Facts & Findings

The federal election of September 24, 2017

Despite severe losses the two Christian democratic parties attained important strategic goals. They remained as the strongest political forces in Germany. There is no winning coalition without them possible and Angela Merkel will be Germany’s next chancellor. The Social democrats gained 20.5 per cent of the votes. This is the worst result the Social democrats got in an election since the foundation of the Federal Republic. Largest gains got the Alternative for Germany (AfD). The party received 12.6 per cent and will form the third-largest group in the 19th German Bundestag. Karsten Grabow, Sep. 26, 2017 more...

Germany’s “Islampolitik”

Old problems, new challenges, current debates
For decades, Germany has struggled to give Islam equal legal status to the established religions. Recent challenges and developments brought back some dynamism to the present immovable state of affairs. Most notably, the legal situation of Islam and Muslim organizations is currently in a process of reassessment. Additionally, politicians, academics and commentators have brought up several proposals about the strengthening of loyalty of Muslims towards state and society in Germany. These debates demonstrate the need for a major restatement of Germany’s “Islampolitik”. Andreas Jacobs, Aug. 8, 2017 more...

A New Dynamic in European Security Policy

Thoughts on the European Commission’s Reflection Paper
The European Commission's Reflection Paper on defense and security is an example of the new dynamic in the European Union's Common Security and Defense Policy (CSDP). This analysis describes key elements of the Reflection Paper in the context of other current initiatives designed to strengthen CSDP, explains the reactions from various players, and outlines what remains to be done to improve European security through more effective EU cooperation. Olaf Wientzek, Patrick Keller, July 19, 2017 more...

Disruptions to political opinion

Political debate in the age of echo chambers and filter bubbles
Our society is in the midst of a digital revolution, the effects of which on our future are far from predictable. People can get information about political issues without too much effort, including via foreign media or activists’ websites. Even private political communication has been liberated, inciting debate with others via the various social media platforms. Does the current wave of online misinformation mean a threat to the principles of democracy? Does the filter-bubble exist? Do we need a new infrastructure for political debate? Simon Hegelich, Morteza Shahrezaye, July 3, 2017 more...

Business as Usual in Brussels? NATO’s strategic outlook under Trump

In response to Russia's aggression, NATO has re-emphasized territorial defense and has strengthened its deterrence posture in Europe's East. Questions remain, however, regarding the credibility and durability of that posture. Further, the unstable situation in Northern Africa and the Middle East creates anxiety for European allies. With the election of Donald Trump to the U.S. presidency, a dose of uncertainty about the viability of the transatlantic bond has been introduced into alliance affairs. This paper analyzes NATO's strategic situation and gives recommendations on how to proceed. Aylin Matlé, Alessandro Scheffler Corvaja, May 23, 2017 more...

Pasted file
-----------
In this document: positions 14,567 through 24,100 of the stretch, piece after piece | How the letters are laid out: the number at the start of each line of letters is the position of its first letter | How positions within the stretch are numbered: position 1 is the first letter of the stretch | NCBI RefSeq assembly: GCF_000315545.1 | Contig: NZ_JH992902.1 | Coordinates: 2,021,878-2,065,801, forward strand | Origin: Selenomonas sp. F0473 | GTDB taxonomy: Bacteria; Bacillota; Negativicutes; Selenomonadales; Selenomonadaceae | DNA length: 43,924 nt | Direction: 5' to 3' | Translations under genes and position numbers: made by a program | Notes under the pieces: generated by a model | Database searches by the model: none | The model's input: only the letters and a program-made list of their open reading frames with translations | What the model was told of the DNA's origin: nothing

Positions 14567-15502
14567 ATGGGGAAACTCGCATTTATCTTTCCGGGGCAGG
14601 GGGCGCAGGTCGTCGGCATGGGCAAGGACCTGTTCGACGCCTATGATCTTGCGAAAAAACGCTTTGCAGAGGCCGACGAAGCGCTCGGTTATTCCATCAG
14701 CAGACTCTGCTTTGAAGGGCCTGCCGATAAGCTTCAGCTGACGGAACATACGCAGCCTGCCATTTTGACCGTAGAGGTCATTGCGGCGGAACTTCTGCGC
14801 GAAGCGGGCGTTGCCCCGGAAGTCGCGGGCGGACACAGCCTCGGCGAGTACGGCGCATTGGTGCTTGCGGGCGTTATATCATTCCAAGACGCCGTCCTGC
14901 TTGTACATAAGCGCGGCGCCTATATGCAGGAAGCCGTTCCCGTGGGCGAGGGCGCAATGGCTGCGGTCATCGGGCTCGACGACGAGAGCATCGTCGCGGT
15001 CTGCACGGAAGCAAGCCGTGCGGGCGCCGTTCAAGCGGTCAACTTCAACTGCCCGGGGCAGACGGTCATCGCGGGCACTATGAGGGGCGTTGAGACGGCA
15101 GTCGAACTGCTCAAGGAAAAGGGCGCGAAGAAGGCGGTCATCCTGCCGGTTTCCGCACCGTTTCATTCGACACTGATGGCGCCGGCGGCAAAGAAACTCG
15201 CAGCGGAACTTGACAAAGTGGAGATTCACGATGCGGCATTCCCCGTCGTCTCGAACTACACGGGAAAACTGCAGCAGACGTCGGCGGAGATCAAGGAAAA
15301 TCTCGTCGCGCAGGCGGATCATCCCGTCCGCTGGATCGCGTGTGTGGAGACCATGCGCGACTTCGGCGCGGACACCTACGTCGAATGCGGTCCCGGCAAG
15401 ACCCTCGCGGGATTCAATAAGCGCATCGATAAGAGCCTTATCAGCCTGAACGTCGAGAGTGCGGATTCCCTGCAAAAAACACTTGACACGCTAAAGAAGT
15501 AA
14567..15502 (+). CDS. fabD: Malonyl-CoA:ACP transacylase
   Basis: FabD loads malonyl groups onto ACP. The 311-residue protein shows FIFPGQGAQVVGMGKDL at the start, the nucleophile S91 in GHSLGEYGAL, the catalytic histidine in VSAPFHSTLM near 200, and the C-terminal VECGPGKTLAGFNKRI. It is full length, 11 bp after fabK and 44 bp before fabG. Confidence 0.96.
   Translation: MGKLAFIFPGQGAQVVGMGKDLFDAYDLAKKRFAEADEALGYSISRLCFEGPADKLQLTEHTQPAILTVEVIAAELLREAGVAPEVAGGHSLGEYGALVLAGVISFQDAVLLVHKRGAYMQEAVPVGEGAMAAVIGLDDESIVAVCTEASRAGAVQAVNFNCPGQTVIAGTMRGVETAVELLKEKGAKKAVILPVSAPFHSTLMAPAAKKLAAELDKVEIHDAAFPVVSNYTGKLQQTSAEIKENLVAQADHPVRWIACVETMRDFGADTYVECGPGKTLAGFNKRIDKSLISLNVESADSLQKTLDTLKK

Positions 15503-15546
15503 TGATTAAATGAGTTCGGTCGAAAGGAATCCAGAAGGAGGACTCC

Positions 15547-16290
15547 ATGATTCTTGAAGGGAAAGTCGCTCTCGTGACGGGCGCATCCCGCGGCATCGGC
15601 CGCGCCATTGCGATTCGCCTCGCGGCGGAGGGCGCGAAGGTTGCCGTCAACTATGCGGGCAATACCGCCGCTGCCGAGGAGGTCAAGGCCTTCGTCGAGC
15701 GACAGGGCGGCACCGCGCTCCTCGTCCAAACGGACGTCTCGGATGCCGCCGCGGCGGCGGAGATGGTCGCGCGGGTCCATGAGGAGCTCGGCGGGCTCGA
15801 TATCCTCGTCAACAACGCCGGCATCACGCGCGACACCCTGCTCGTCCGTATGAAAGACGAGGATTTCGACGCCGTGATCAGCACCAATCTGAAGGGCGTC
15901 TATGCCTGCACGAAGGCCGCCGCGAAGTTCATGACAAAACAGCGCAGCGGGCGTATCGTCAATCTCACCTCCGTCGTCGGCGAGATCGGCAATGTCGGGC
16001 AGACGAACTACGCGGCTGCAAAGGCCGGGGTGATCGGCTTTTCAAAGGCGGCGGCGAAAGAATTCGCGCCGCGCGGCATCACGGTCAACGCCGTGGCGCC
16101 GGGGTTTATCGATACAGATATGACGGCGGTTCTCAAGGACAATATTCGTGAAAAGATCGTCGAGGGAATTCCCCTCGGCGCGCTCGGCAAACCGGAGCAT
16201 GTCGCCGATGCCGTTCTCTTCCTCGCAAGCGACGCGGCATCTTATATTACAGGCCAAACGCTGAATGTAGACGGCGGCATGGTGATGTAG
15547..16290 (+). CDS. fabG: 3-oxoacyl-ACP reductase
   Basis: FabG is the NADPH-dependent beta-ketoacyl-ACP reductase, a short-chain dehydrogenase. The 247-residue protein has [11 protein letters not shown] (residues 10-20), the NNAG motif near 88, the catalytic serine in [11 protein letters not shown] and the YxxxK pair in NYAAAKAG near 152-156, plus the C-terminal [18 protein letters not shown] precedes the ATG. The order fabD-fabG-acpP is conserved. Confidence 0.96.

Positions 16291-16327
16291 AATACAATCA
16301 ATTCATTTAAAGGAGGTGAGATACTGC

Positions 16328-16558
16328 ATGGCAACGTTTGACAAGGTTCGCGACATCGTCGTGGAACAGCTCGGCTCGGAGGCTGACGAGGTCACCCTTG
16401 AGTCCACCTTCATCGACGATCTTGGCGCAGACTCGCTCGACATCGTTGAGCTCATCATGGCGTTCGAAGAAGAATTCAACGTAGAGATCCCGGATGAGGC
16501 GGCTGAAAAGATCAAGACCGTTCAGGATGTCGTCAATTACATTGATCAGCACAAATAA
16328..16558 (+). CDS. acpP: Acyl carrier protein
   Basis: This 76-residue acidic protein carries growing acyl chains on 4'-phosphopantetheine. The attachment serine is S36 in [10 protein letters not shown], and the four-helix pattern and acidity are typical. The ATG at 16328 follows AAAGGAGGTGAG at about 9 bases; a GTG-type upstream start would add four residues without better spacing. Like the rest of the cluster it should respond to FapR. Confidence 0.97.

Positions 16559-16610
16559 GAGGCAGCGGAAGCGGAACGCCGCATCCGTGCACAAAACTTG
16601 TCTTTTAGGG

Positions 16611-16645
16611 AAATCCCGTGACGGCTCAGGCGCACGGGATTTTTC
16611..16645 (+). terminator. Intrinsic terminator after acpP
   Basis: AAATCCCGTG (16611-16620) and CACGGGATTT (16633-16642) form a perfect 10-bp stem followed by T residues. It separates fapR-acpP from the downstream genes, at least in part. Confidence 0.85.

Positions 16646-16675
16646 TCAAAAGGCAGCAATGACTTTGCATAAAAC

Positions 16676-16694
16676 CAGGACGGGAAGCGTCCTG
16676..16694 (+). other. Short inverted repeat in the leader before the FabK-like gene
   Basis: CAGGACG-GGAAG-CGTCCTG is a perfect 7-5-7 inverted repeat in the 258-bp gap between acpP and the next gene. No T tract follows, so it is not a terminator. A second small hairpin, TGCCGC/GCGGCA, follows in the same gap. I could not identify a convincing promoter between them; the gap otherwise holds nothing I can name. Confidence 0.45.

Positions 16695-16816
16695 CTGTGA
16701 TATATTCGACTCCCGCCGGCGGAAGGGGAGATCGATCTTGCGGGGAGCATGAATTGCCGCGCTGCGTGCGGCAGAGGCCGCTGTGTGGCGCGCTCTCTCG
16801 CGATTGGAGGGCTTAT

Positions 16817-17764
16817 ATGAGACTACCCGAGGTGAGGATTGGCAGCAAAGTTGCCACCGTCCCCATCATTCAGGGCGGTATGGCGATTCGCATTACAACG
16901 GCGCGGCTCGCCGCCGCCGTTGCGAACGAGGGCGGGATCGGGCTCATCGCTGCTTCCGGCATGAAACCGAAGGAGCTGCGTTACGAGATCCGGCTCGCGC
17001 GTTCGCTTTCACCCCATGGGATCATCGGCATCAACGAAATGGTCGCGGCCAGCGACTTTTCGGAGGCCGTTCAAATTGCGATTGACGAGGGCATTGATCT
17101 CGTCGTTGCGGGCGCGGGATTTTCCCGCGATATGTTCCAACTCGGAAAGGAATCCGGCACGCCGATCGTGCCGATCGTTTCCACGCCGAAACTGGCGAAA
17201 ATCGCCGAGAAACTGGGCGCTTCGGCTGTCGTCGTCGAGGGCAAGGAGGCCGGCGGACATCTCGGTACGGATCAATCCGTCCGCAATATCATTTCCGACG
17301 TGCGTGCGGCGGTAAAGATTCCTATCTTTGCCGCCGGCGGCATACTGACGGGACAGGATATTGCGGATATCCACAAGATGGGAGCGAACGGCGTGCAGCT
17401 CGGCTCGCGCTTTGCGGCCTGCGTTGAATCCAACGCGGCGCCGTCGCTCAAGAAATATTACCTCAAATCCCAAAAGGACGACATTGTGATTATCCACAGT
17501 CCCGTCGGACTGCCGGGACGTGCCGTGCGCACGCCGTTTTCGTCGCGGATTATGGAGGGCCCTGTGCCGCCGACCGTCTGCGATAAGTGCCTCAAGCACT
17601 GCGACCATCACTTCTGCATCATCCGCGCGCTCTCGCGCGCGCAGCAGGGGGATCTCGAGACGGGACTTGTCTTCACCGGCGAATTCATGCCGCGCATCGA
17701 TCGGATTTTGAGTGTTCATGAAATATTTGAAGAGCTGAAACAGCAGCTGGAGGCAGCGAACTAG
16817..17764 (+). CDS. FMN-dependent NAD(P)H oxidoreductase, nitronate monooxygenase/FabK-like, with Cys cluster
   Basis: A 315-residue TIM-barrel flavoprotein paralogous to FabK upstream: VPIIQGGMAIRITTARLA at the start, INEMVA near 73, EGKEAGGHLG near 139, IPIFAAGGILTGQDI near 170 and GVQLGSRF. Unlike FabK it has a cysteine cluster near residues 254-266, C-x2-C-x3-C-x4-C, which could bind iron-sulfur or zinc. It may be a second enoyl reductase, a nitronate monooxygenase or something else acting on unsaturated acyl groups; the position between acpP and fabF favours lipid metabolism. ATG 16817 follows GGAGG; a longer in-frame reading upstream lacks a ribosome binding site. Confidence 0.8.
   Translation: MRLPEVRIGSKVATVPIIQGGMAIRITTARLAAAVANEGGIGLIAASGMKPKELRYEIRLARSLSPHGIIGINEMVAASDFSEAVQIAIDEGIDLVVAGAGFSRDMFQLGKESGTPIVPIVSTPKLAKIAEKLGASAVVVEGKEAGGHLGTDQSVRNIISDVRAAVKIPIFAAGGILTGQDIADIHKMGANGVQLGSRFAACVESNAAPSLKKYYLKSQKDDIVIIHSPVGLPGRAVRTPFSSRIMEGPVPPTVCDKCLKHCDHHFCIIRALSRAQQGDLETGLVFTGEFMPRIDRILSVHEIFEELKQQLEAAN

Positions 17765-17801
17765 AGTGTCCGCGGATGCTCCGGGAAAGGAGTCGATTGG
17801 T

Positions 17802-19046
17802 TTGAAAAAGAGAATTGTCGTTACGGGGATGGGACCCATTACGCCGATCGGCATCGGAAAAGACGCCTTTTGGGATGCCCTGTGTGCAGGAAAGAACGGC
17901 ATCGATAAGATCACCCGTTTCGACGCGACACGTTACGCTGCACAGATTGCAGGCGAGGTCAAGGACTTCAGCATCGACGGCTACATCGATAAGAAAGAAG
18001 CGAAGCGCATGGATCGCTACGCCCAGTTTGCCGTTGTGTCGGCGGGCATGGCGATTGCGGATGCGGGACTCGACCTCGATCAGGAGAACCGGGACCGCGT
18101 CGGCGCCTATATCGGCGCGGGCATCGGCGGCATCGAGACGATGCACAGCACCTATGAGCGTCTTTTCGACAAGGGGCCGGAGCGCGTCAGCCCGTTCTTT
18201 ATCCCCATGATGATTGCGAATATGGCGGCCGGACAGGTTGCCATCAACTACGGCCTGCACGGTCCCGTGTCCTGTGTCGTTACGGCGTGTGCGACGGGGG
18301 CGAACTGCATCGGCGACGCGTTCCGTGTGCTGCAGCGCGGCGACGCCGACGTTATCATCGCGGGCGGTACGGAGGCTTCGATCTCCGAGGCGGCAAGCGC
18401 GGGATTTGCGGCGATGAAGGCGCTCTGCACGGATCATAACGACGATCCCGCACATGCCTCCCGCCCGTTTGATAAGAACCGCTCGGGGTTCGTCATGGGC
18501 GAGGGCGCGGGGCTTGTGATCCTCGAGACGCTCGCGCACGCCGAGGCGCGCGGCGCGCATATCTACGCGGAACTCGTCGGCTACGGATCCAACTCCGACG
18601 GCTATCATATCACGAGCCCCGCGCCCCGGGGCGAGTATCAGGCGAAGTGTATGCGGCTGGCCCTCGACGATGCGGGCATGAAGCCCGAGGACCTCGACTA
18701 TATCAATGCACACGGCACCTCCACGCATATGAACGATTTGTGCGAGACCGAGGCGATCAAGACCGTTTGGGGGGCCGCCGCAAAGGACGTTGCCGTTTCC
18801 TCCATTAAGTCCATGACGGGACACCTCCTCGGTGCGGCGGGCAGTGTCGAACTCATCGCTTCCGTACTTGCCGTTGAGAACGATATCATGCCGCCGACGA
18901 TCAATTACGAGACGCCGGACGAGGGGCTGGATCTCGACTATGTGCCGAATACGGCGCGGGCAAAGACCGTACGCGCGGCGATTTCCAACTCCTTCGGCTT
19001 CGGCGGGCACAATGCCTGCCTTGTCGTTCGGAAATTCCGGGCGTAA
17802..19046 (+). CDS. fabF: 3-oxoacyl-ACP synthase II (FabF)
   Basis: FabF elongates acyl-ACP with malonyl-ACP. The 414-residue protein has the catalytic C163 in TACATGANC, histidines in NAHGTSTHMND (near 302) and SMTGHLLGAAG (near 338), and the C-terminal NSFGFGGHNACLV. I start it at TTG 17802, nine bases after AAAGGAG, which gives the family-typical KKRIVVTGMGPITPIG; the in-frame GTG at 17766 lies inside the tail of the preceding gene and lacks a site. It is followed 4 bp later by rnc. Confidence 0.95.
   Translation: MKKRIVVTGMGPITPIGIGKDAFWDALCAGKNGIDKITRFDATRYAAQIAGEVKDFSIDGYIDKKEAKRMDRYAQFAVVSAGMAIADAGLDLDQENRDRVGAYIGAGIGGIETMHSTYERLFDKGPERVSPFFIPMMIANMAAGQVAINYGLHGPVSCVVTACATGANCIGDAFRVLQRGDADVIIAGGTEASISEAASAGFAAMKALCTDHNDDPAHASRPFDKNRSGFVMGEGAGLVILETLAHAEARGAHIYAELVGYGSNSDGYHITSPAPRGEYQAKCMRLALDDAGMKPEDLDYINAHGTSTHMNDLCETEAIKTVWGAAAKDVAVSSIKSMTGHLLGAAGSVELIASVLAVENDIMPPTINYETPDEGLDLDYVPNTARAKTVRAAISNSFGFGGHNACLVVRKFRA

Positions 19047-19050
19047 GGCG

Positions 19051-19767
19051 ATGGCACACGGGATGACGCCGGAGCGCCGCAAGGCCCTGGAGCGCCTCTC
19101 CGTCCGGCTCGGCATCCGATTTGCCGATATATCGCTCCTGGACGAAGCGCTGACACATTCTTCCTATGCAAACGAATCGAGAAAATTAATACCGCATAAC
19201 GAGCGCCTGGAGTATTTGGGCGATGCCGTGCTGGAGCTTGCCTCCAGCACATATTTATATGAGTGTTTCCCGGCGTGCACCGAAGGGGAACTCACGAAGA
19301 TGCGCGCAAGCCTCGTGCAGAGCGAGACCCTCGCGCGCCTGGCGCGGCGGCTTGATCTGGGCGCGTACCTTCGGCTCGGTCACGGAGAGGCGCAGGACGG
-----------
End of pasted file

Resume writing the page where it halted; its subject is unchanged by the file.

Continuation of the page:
Lessons from the stress test

What the EU has learned – and still needs to learn – from the refugee crisis
Over the last 20 months, the EU has come under a great deal of criticism regarding its response to the refugee crisis. From outside of Europe, the EU has been accused of a lack of political will and common purpose. However, the external criticism was exceeded by far by the opposition from some of the Member States and its exaggerated depiction as a policy of non-compliance by some of the media. Contact to the authors: Christina.Krause@kas.de; Olaf.Wientzek@kas.de Christina Catherine Krause, Olaf Wientzek, Feb. 28, 2017 more...

Christians in Syria

Current Situation and Future Outlook
Syria is said to be a secular country which guarantees religious freedom. While that has never been the case, the country’s Christians were able to live their faith without experiencing any serious problems up to 2010. Many church leaders hope that situation will return, as do many Christians. The civil war has already cost over 500,000 lives, 6.5 million Syrians are now internally displaced persons and there are almost 5 million refugees. The number of Christians has dropped by half. They have fled the war, the regime and the Islamists. Will they return to Syria once the conflict is over? Otmar Oehring, Feb. 7, 2017 more...

About this Serial

This serial informs and merges major issues of current topics the Konrad-Adenauer-Stiftung is dealing with.

The editions present:

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  • Offer short analysis
  • Illustrate future plans and
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